Trea­sury bor­rows Sh32bn for arms

Business Daily (Kenya) - - FRONT PAGE - Ed­win Mu­tai emu­[email protected]­tion­media.com Henry Rotich.

Kenya bor­rowed more than Sh30 bil­lion to buy weapons which con­trib­uted to a Sh270 bil­lion build-up in the coun­try’s for­eign debt load in the four months to Fe­bru­ary.

A fresh re­port tabled in Par­lia­ment last week shows the ad­di­tional loans were spent on pur­chase of mil­i­tary jets, ex­pan­sion of the naval base, build­ing of a sec­ond in­ter­na­tional run­way as well as pur­chase of CT scans for the coun­try’s health sec­tor.

The new loans have pushed up Kenya’s to­tal ex­ter­nal debt to Sh2.52 tril­lion.

Kenya’s pub­lic debt re­cently crossed the Sh5 tril­lion mark for the first time, point­ing to a loom­ing in­crease in debt ser­vic­ing obli­ga­tions, in­clud­ing in­ter­est and prin­ci­pal re­pay­ments.

The ul­ti­mate im­pact of the bor­row­ing binge is an in­crease in re­cur­rent ex­pen­di­ture and a squeeze on de­vel­op­ment spend­ing.

The Ju­bilee govern­ment has many times de­fended sign­ing of new loans, say­ing they were for fi­nanc­ing eco­nom­i­cally pro­duc­tive in­fra­struc­ture projects.

Weapons could act as an im­por­tant de­ter­rent from for­eign ag­gres­sion which guar­an­tees long-term eco­nomic growth, but they do not di­rectly con­trib­ute to in­creased tax col­lec­tions needed for re­pay­ing the ex­pen­sive debts.

The Trea­sury says it signed a Sh203.2 bil­lion in­ter­na­tional sov­er­eign bond and nine new loans worth Sh67.4 bil­lion be­tween Novem­ber 1, 2017 and Fe­bru­ary 28, 2018.

Trea­sury data sub­mit­ted to Par­lia­ment shows that pro­ceeds of the Sh203.2 bil­lion in­ter­na­tional sov­er­eign bond has been re­ceived by

Kenya. “Dis­burse­ments from the loans are ex­pected over the medium term. None of the loans have been dis­bursed; how­ever the in­ter­na­tional sov­er­eign bond is fully dis­bursed. This brings the to­tal ex­ter­nal debt dis­bursed to Sh2,524,530,791,430,” Henry Rotich, the Trea­sury sec­re­tary, says in a re­port to Par­lia­ment de­tail­ing all new loans con­tracted by the govern­ment of Kenya.

Top­ping the list of the nine loans is the pur­chase of a C-27J Spar­tan mil­i­tary air­craft at a whop­ping Sh20 bil­lion ($198,448,276). The C-27J Spar­tan is man­u­fac­tured in Italy. The Kenyan govern­ment signed the loan with Unit­credit Spa Bank on De­cem­ber 11, 2017 and it ma­tures on June 11, 2029.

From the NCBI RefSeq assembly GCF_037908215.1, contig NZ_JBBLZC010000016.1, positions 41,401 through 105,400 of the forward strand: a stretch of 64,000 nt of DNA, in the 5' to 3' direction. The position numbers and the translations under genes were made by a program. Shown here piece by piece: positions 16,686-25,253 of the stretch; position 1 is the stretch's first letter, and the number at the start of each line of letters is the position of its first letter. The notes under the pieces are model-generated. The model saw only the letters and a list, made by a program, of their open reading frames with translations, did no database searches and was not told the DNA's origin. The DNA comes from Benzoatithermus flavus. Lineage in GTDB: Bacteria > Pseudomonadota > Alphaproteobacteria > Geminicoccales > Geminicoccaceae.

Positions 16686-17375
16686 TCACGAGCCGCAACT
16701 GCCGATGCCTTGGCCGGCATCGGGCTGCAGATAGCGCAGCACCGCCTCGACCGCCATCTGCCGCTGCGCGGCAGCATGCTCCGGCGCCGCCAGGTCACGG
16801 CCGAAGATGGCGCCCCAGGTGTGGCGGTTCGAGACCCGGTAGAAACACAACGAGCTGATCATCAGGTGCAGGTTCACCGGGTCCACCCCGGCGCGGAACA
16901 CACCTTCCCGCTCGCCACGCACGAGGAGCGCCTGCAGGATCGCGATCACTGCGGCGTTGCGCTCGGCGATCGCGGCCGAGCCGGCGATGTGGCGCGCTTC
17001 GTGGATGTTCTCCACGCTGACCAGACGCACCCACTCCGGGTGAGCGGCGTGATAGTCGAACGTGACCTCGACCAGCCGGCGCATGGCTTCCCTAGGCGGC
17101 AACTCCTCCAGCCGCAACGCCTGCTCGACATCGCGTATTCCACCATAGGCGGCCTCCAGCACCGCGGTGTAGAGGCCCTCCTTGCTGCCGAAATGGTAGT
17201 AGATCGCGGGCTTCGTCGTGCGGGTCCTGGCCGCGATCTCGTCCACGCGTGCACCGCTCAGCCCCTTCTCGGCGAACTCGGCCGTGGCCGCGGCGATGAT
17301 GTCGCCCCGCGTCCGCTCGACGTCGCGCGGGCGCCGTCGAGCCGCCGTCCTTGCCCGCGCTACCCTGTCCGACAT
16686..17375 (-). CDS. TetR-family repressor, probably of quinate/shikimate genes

On the same day, the Trea­sury bor­rowed a fur­ther Sh6 bil­lion (euro 51,854,681) from Unit­credit Spa Bank to pur­chase an undis­closed num­ber of he­li­copters (AW 139 he­li­copters). The two (C-27J Spar­tan air­craft and he­li­copters) loans will be re­paid start­ing June 11, 2019. The coun­try also took in two sep­a­rate loans on the same day worth Sh5.4 bil­lion (euro 45,917,680) and Sh1 bil­lion (euro 8,783,120) for com­mis­sion­ing of Da­men 4000 tonne Slip­way at the Kenya Navy Naval Base in Mtongwe, Mom­basa. The deal for the loans from ING Bank was sealed on De­cem­ber 4,2017 with a ma­tu­rity date of June 2030. “The loan was ad­vanced to help im­prove se­cu­rity sur­veil­lance along the Kenyan coast.”

The coun­try also in­curred a debt of Sh16 bil­lion ($160 mil­lion) that the govern­ment bor­rowed from African De­vel­op­ment Bank to con­struct a sec­ond run­way at the Jomo Keny­atta In­ter­na­tional Air­port (JKIA). The loan was inked on Jan­uary 1, 2018 and ma­tures on Fe­bru­ary, 2026. “The loans per­ceived ben­e­fit is im­proved move­ment to en­able Kenya meet grow­ing de­mand of goods and spur eco­nomic growth,” Mr Rotich said. The Trea­sury signed an­other loan of Sh6.8 bil­lion ($67.3 mil­lion) from China De­vel­op­ment Bank for pro­cure­ment of the con­tro­ver­sial CT scans for 37 pub­lic hos­pi­tals. The deal was inked on De­cem­ber 11, 2017 and ma­tures in Oc­to­ber 2022. Kenya con­tracted a Sh9.6 bil­lion ($94,697,000) loan from Korea’s Ex­port De­vel­op­ment Co­op­er­a­tion Fund that is ear­marked for es­tab­lish­ment of Kenya Ad­vanced In­sti­tute of Science Tech­nol­ogy. The loan will be re­paid in 60 equal in­stal­ments of $1.57 mil­lion start­ing Au­gust 20, 2017.

The Trea­sury also signed a Sh748 mil­lion ($6.4 mil­lion) for sup­ply of med­i­cal equip­ment across the coun­try and Sh584.5 mil­lion ($5 mil­lion) to up­grade the ma­ter­nal and new­born care unit at Kapen­guria District Hos­pi­tal.

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PUB­LIC DEBT Trea­sury CS

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